Utah transportation officials hope new technology can prevent crashes
SALT LAKE CITY – While talk of driverless cars and how they’ll change the lives of motorist continues, important building blocks of tomorrow’s transportation are already in play on Redwood Road.
Currently, UTA buses rolling on an 11 mile stretch of Redwood Road, from 400 South to 8100 South, communicate electronically with the traffic signals to improve their mobility and efficiency.
“The bus and the traffic signal talk to each other,” said Blaine Leonard, technology and innovation engineer for the Utah Department of Transportation.
It’s the first stretch of road in the nation which successful operates like this, and UDOT showed it off to visiting transportation officials as part of a workshop. Local engineers are the first to establish this kind of connection between the buses and the traffic signals.
If the buses fall behind schedule, they tell the traffic signals, which give them additional time on green lights to get back on schedule.
“That’s the first step for us in understanding how we send these messages back and forth,” Leonard said.
Once they understand that, they can expand the system to all of our vehicles, and transportation infrastructure. It’s called Connected Autonomous Vehicle (CAV) technology.
“The connected part is the vehicles communicating, or talking with others – talking with other vehicles, talking with the infrastructure, talking with other travelers,” Leonard said.
The innovation engineer describes it as an ecosystem of information flowing between all of parties on the road, sharing vital data.
“Better efficiency, and better safety because one of the end goals here is to provide information to prevent crashes,” Leonard said.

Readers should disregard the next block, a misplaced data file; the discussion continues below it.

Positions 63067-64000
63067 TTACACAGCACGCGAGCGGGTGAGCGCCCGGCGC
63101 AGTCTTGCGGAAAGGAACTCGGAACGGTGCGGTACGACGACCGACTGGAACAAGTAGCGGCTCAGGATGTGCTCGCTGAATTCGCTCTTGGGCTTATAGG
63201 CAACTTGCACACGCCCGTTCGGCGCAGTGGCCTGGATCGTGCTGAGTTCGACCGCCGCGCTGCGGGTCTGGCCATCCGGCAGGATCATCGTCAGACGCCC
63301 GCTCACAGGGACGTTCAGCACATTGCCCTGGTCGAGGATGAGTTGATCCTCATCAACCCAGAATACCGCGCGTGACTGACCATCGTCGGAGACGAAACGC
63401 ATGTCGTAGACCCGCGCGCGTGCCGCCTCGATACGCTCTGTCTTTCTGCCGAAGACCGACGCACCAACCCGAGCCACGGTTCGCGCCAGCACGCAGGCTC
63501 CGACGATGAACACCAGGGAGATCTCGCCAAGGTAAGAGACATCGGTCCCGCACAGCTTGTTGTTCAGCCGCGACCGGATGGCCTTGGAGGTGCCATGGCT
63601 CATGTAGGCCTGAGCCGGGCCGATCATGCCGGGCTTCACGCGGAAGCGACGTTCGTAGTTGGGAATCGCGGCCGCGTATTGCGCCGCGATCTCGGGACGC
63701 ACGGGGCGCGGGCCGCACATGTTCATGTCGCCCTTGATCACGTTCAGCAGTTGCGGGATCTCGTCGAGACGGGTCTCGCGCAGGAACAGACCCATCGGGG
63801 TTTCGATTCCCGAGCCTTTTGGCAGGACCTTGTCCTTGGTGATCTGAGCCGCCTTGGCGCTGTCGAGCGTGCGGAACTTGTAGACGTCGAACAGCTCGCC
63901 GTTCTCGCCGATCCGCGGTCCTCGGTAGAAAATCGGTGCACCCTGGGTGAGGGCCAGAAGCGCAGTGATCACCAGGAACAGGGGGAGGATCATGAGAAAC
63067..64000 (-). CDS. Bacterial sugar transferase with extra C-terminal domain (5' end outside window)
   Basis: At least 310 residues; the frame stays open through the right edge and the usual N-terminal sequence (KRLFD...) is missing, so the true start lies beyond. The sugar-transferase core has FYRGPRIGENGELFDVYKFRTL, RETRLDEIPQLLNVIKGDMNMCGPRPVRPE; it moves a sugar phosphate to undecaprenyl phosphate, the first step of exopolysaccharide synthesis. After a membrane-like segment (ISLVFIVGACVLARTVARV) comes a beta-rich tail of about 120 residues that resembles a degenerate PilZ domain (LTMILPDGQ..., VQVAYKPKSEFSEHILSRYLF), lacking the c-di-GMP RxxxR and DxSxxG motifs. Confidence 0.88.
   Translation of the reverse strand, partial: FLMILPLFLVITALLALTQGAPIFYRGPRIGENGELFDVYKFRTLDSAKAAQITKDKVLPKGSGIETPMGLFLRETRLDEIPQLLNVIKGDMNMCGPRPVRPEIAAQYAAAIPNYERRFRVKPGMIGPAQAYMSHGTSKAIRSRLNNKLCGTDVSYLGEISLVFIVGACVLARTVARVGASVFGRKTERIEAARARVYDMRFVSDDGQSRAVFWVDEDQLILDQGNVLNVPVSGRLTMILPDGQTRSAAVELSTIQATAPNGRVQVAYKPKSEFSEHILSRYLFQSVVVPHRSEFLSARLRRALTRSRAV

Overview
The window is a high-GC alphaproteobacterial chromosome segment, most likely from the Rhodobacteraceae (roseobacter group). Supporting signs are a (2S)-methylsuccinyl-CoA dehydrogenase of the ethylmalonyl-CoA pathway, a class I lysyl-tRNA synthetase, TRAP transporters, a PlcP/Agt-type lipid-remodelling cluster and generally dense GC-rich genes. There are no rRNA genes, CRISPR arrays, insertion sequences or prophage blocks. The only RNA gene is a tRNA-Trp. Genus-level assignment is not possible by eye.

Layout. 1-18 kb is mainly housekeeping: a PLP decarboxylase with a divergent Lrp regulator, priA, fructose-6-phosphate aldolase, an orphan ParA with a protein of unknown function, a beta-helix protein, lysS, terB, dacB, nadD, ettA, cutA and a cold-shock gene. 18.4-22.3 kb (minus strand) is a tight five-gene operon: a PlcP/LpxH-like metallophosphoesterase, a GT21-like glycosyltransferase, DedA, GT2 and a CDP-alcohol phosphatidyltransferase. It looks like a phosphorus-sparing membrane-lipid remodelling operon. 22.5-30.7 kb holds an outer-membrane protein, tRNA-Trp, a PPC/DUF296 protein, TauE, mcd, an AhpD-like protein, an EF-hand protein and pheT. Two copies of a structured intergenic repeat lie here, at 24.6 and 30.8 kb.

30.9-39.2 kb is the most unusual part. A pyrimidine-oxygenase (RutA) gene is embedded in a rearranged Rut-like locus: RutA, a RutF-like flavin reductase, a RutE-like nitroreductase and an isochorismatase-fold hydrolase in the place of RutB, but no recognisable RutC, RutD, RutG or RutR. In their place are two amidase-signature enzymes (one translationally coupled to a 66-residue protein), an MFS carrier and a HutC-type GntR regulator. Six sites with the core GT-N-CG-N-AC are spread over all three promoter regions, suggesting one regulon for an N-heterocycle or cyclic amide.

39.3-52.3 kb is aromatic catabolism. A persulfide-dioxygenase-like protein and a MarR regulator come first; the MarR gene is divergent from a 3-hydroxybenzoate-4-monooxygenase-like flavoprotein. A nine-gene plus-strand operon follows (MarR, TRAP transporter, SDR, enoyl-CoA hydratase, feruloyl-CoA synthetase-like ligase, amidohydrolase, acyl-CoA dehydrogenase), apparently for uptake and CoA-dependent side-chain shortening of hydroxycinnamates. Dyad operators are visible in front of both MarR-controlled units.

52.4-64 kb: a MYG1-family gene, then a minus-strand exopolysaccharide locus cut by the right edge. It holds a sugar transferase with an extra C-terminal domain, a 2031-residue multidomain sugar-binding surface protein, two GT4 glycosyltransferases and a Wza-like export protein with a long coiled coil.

On Wednesday, more than two dozen transportation officials and consultants visiting from out of state took a ride on Redwood Road to see how it works.
“I think it’s really exciting in the way that we are able to actually utilize this for public good,” said Patrick Son, managing director of the National Operations Center of Excellence, based in Washington, D.C. “I mean just in terms of saving people’s lives and preventing crashes it can make a difference.”
Once all of our vehicles talk with each other and the traffic signals, the system should help in avoiding traffic crashes, Leonard said.
“The systems could communicate between the cars and say, ‘Hey wait a minute, you’ve got a green light. But, that guy is going to run the red light. You need to back off,'” said Leonard.
He points out that the system is not that sophisticated yet. But, he said, automobile makers are starting to work on this capability in their vehicles. Policy makers are also starting to get a handle on the decisions that will be necessary to make this work legally, and logistically.
“This is the first step to help us understand how to build the system,” said the engineer.
Long term, improved safety is one of the greatest benefits. Leonard tells me it should take about a decade to get there.
“The goal here is zero fatalities,” he said. “This technology will help us move towards zero fatalities. As humans, we make a lot of mistakes. Most crashes have an element of human error. These technologies will help us get past those mistakes and prevent crashes.”
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